“It could change malaria to expand from a predominantly rural disease to both a rural and urban challenge that also impacts Africa’s rapidly growing and densely populated cities, where infection rates have been comparatively low,” Zohdy said.

The A. stephensi mosquito was first reported in Djibouti in 2012, causing a “startling increase” in urban malaria cases, although Tadesse said the threat of the mosquitoes — which are a primary malaria vector in India and Iran, and likely arrived in the East African country in shipping containers — was not recognized until 2020. The CDC called attention to the mosquito’s spread on World Mosquito Day in 2020.

Another study presented at the meeting reported evidence that the mosquito is “ubiquitous” in and around households in nine states in Sudan, and it has been confirmed in Nigeria, Somalia and Sudan. Zohdy said nations may follow a pattern similar to Djibouti, with a lag between the mosquito being detected and malaria case numbers surging.

In recent years, there has been concern that efforts against malaria are flagging, including a 2019 WHO report suggesting that years of progress appeared to be reversing. In 2020, WHO said malaria deaths could double because of interruptions caused by COVID-19.

There also has been some progress, including the introduction of the first WHO-recommended vaccine against malaria. A second vaccine entered phase 3 testing recently after demonstrating an efficacy near 80%.

In September, WHO announced a new initiative aimed specifically at stopping the spread of A. stephensi. The effort includes increased collaboration in the region, strengthening surveillance to better determine the species’ spread, improving information exchange, developing guidance for methods of dealing with the species and prioritizing the development of tools against the mosquitoes.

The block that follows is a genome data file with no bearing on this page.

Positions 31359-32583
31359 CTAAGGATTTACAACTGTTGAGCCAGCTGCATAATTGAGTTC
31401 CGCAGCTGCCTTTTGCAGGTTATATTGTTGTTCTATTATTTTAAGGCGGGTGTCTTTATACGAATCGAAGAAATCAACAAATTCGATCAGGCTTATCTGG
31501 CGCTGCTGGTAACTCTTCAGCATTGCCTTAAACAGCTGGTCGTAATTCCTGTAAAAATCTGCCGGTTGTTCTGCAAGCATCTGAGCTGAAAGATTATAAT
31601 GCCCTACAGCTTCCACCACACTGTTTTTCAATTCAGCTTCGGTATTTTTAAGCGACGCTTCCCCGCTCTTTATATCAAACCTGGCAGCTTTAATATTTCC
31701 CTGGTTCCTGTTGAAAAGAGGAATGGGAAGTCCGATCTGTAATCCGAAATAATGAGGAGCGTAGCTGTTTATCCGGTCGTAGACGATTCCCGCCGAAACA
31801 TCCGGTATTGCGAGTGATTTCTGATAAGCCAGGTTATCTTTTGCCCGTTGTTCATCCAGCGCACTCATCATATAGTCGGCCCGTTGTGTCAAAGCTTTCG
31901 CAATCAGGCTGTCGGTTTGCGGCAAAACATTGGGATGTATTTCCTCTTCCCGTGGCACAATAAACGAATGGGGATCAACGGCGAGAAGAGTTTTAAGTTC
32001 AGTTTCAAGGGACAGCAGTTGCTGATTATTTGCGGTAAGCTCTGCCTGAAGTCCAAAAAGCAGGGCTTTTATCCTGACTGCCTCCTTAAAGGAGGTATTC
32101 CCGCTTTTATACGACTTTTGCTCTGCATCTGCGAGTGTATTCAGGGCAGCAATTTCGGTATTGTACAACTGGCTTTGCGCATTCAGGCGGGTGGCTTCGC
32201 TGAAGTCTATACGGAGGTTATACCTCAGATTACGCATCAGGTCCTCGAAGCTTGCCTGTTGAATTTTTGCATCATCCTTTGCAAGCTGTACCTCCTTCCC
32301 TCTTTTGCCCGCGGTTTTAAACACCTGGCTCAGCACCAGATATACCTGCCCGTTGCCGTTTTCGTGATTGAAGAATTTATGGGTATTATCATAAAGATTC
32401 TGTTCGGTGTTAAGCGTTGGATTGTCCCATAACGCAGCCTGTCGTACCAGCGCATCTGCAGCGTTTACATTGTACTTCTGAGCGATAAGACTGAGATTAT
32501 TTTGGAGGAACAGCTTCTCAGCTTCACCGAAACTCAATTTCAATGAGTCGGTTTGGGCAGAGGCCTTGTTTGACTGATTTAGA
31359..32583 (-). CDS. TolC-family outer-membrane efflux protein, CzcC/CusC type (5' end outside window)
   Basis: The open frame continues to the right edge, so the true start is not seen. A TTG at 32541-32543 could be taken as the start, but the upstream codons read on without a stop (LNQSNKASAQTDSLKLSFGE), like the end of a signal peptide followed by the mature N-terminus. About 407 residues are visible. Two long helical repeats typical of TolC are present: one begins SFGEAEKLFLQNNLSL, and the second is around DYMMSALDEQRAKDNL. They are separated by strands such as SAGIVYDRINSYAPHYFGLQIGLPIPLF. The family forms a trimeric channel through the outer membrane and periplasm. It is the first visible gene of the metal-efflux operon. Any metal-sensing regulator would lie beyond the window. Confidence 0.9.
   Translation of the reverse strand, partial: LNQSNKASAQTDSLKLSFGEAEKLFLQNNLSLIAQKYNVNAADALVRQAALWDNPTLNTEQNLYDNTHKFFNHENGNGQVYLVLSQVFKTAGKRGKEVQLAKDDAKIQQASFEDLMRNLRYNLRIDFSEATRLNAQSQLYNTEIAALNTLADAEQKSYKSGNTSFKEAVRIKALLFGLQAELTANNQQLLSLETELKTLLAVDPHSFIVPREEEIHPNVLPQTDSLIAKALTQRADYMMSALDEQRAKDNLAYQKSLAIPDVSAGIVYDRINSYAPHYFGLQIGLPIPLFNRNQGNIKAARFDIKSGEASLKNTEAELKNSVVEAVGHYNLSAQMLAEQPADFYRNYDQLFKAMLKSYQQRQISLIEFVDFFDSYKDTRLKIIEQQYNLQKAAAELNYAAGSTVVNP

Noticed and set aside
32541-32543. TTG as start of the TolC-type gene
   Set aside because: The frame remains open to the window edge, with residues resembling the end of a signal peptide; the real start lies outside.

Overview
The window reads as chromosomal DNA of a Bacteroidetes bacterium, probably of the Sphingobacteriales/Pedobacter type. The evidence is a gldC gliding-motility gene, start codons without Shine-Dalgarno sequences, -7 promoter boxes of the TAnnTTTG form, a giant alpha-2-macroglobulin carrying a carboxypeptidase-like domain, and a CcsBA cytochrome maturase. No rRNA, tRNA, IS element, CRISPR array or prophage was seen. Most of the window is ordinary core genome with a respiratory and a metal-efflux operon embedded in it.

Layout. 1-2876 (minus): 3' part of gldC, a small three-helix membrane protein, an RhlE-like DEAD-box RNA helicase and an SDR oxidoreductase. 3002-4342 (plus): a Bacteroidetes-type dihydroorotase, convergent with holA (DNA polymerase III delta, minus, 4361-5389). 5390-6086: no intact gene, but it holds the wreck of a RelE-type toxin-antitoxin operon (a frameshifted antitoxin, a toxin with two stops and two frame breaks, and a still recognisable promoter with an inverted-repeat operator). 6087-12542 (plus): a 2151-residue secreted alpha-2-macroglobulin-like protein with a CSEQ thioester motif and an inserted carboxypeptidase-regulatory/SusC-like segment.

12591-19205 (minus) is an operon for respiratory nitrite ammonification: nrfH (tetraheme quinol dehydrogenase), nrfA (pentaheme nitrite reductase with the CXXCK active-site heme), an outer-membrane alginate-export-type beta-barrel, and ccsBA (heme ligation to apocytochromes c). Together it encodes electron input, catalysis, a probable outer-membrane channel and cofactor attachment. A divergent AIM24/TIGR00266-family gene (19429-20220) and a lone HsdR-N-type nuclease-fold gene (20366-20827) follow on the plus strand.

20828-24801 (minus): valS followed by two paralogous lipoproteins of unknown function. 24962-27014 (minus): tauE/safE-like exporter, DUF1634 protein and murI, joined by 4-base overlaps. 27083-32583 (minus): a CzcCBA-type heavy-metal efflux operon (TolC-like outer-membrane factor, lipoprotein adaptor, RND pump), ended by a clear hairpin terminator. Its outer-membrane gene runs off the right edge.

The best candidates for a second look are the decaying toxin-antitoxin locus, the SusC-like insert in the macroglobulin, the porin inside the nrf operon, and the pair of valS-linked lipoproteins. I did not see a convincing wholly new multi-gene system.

“We should be careful about considering it just as a container breeder,” Tadesse said. “It can survive in manmade or natural water sources. It can also feed on animals or humans. Basically, our findings indicate it can survive anywhere, so we need to be looking for this mosquito in places where, previously, people were not expecting to find it.”

References:

  • New study shows power of invasive Asian mosquito to ‘alter the landscape’ of malaria in Africa with surge of urban outbreaks. https://www.eurekalert.org/news-releases/968932. Published Nov 1, 2022. Accessed Nov 7, 2022.
  • Donnelly, M, et al. The spatial and temporal progression of the invasive malaria vector Anopheles stephensi in Ethiopia and Sudan. Presented at: American Society of Tropical Medicine & Hygiene Annual Meeting; october 30-Nov. 3, 2022; Seattle.
  • Emiru, T et al. Anopheles stephensi is linked with a recent outbreak of malaria in Dire Dawa City, Ethiopia. Presented at: American Society of Tropical Medicine & Hygiene Annual Meeting; october 30-Nov. 3, 2022; Seattle.
  • WHO launches new initiative to stop the spread of invasive malaria vector in Africa. https://www.who.int/news/item/29-09-2022-who-launches-new-initiative-to-stop-the-spread-of-invasive-malaria-vector-in-africa. Published Sept 29, 2022. Accessed Nov 7, 2022.

ADD TOPIC TO EMAIL ALERTS

Receive an email when new articles are posted on

Please provide your email address to receive an email when new articles are posted on . ” data-action=subscribe> Subscribe

We were unable to process your request. Please try again later. If you continue to have this issue please contact customerservice@slackinc.com.

Back to Healio

One Health Resource Center

Related Articles